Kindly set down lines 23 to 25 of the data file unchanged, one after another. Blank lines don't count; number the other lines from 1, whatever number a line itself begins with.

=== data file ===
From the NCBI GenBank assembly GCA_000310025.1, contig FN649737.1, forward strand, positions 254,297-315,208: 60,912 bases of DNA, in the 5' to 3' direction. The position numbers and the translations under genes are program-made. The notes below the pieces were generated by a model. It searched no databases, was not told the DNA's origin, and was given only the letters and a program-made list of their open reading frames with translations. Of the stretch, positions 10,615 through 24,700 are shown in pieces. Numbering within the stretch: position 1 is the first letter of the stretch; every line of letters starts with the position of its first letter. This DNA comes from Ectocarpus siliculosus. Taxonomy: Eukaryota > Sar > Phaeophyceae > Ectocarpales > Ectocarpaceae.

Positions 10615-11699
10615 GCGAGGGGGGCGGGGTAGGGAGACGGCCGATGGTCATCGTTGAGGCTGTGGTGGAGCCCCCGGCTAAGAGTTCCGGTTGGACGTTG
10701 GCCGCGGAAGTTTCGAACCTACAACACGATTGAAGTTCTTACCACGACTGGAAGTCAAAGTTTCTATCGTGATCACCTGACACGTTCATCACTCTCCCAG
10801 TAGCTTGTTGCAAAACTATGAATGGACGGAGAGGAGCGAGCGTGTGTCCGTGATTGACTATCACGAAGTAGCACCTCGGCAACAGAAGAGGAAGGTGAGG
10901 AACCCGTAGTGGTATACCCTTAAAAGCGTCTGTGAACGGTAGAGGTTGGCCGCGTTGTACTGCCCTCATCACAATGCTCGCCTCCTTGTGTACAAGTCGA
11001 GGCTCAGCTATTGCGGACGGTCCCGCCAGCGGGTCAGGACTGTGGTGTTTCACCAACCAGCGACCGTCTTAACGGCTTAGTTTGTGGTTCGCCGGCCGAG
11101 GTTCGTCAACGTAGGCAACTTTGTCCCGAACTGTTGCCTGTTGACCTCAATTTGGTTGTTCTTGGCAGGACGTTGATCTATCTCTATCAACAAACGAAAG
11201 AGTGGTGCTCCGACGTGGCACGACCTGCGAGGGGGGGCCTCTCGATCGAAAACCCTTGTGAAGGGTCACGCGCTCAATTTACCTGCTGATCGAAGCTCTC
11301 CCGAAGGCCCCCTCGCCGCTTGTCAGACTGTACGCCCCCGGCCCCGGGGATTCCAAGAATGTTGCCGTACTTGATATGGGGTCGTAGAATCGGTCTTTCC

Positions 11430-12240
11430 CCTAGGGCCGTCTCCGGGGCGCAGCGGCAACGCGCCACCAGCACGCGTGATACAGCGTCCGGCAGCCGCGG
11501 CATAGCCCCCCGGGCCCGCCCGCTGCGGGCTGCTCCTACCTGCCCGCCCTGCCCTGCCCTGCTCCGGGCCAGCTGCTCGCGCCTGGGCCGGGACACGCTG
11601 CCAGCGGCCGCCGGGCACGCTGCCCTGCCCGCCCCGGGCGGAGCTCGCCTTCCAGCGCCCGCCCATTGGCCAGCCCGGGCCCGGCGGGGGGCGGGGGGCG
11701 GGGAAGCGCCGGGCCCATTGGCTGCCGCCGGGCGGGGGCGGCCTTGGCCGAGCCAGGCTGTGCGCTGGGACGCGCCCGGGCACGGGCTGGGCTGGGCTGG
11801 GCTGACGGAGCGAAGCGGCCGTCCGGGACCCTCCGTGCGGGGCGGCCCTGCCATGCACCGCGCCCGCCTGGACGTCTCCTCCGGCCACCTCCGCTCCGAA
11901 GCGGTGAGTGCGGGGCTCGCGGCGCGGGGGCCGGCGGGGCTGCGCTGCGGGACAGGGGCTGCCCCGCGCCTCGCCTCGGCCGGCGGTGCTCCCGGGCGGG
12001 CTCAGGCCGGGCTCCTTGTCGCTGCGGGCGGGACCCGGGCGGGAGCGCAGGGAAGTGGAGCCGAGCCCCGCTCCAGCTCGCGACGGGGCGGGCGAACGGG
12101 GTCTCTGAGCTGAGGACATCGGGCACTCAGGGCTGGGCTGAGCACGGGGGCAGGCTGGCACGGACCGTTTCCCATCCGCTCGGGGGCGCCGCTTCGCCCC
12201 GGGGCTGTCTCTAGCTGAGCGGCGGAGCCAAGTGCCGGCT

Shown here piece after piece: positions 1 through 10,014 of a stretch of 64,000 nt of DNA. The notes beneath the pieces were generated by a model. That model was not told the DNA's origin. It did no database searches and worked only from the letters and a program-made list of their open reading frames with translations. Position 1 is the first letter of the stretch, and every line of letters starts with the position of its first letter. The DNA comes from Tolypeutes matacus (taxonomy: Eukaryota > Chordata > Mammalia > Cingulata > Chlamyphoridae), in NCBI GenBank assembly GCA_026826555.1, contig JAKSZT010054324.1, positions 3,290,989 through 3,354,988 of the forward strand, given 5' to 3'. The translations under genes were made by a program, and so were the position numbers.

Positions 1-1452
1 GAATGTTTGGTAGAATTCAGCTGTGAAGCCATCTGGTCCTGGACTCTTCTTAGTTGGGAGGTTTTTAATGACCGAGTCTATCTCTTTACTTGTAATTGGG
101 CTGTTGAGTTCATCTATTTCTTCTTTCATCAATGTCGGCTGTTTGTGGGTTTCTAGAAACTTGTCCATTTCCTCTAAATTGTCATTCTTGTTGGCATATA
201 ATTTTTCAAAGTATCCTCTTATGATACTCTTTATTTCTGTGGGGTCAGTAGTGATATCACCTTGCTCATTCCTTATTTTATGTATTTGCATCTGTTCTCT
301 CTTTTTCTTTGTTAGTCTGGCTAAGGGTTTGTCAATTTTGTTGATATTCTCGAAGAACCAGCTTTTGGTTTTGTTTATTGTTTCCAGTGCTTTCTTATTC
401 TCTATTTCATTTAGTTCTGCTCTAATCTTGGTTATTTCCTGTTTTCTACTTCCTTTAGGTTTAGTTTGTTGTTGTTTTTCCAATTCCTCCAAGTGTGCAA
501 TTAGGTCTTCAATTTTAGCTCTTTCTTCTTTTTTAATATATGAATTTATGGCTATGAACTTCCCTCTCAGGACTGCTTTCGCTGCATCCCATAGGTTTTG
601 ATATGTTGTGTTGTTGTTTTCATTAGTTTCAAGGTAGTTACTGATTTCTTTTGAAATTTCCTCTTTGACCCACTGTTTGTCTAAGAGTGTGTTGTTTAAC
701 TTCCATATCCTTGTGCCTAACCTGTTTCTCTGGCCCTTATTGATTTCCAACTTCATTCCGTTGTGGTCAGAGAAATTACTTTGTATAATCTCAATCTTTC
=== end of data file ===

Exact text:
1 GAATGTTTGGTAGAATTCAGCTGTGAAGCCATCTGGTCCTGGACTCTTCTTAGTTGGGAGGTTTTTAATGACCGAGTCTATCTCTTTACTTGTAATTGGG
101 CTGTTGAGTTCATCTATTTCTTCTTTCATCAATGTCGGCTGTTTGTGGGTTTCTAGAAACTTGTCCATTTCCTCTAAATTGTCATTCTTGTTGGCATATA
201 ATTTTTCAAAGTATCCTCTTATGATACTCTTTATTTCTGTGGGGTCAGTAGTGATATCACCTTGCTCATTCCTTATTTTATGTATTTGCATCTGTTCTCT